Summary:

In June, a group of tech companies, including Silicon Valley startup Kurion, started cleaning the contaminated water at the nuclear power plants in Japan. Now Kurion says that the efforts are working and that cesium levels in the water have dropped by more than 40 percent.

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In June, a group of nuclear tech companies, including Silicon Valley startup Kurion, started cleaning the tens of millions of gallons of contaminated water at the Fukushima nuclear power plants in Japan. Now Kurion says the efforts are working, and cesium levels in the water have dropped by more than 40 percent.

Three-year-old Kurion makes a cleanup material (they call it ion specific media) that soaks up radioactive cesium and iodine in contaminated water and contains the waste by shrinking it down to a small-enough size, then turning it into glass, a process called vitrification. The company is backed by investors Lux Capital and Firelake Capital, and is the only American company and startup company to work on the Japanese cleanup efforts.

Vitrification is the standard way to cleanup cesium and iodine in nuclear-contaminated water, but Kurion says it makes that process cheaper, faster and more efficient. Often, the standard vitrification process requires the contaminated materials to be moved to a centralized plant, but Kurion’s process brings the technology to the contaminated materials.

Near of the Sea Water intake of Unit2 in Fukushima Daiichi Nuclear Power Station

Kurion isn’t cleaning the some 90 million gallons of contaminated water on its own. Japanese conglomerates Hitachi and Toshiba, and French nuclear provider AREVA, are also helping to clean the some 90 million gallons. The water was pumped into the turbine buildings at the power plant and wasn’t only contaminated by nuclear materials, but also filled with debris, oil and salt (from seawater).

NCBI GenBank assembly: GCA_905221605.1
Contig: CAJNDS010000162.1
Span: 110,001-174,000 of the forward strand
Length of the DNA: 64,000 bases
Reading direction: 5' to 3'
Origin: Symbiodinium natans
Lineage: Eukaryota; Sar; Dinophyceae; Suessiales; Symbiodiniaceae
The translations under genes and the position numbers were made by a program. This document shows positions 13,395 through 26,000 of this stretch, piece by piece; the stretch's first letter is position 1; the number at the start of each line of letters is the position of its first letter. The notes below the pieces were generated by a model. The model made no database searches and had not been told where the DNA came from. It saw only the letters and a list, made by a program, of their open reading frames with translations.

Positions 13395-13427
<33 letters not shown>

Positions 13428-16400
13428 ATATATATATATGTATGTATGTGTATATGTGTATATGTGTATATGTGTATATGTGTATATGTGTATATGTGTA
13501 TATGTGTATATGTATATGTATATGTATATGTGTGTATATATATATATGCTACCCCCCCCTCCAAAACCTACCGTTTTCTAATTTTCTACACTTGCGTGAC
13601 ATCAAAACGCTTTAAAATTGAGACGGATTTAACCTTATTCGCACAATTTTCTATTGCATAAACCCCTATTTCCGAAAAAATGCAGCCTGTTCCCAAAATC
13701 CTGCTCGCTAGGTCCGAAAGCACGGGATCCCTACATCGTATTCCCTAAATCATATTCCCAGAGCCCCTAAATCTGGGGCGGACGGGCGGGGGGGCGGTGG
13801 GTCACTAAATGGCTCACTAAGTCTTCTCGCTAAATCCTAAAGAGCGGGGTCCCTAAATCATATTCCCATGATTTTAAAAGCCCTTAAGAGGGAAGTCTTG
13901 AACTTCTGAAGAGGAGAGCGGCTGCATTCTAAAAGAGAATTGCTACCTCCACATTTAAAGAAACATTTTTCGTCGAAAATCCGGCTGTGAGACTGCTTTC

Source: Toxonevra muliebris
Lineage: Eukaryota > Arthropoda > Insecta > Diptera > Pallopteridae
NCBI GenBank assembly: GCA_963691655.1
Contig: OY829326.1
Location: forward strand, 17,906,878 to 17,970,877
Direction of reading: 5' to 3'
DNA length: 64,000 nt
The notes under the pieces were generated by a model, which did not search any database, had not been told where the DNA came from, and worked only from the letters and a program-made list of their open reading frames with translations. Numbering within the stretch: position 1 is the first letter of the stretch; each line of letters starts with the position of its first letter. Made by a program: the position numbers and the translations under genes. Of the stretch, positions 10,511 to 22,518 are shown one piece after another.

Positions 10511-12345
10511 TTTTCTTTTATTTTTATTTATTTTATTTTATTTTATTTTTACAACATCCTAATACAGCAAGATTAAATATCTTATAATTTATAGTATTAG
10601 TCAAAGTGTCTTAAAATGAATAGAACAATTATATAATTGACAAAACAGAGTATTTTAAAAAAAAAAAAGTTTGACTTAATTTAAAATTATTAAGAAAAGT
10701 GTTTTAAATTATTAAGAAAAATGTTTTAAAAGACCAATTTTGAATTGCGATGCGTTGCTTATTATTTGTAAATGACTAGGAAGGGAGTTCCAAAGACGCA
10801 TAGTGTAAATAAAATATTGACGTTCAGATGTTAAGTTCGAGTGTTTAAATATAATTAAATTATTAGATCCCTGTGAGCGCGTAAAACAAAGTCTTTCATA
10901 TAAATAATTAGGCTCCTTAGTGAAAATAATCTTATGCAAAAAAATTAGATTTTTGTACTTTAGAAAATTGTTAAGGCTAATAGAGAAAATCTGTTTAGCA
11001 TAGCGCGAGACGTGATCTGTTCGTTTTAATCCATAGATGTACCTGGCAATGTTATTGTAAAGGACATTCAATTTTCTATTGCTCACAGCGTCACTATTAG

The group has been working in a haste to clean the massive amount of water. Kurion’s CEO John Raymont told me in an interview back in June that the rainy season just started in Japan, and if the contaminated water overflowed, it could damage the area’s environment even more. There’s also the concern that more earthquakes could occur in the area, which could also cause the water to overflow. Raymont told me that the startup delivered the cleanup material and technology to Japanese utility TEPCO in five weeks, which is a fraction of the time he says it took to start cleaning water at the Three Mile Island accident.

Nuclear waste management is a problem that hasn’t seen a whole lot of innovation over the past few decades. According to some estimates, $1 out of every $4 from the Department of Energy’s budget goes toward nuclear waste management, so there is a sizable opportunity to help the DOE cut that expense. And with the Japanese nuclear disaster, there’s an immediate market.

Images courtesy of Kurion, and TEPCO.

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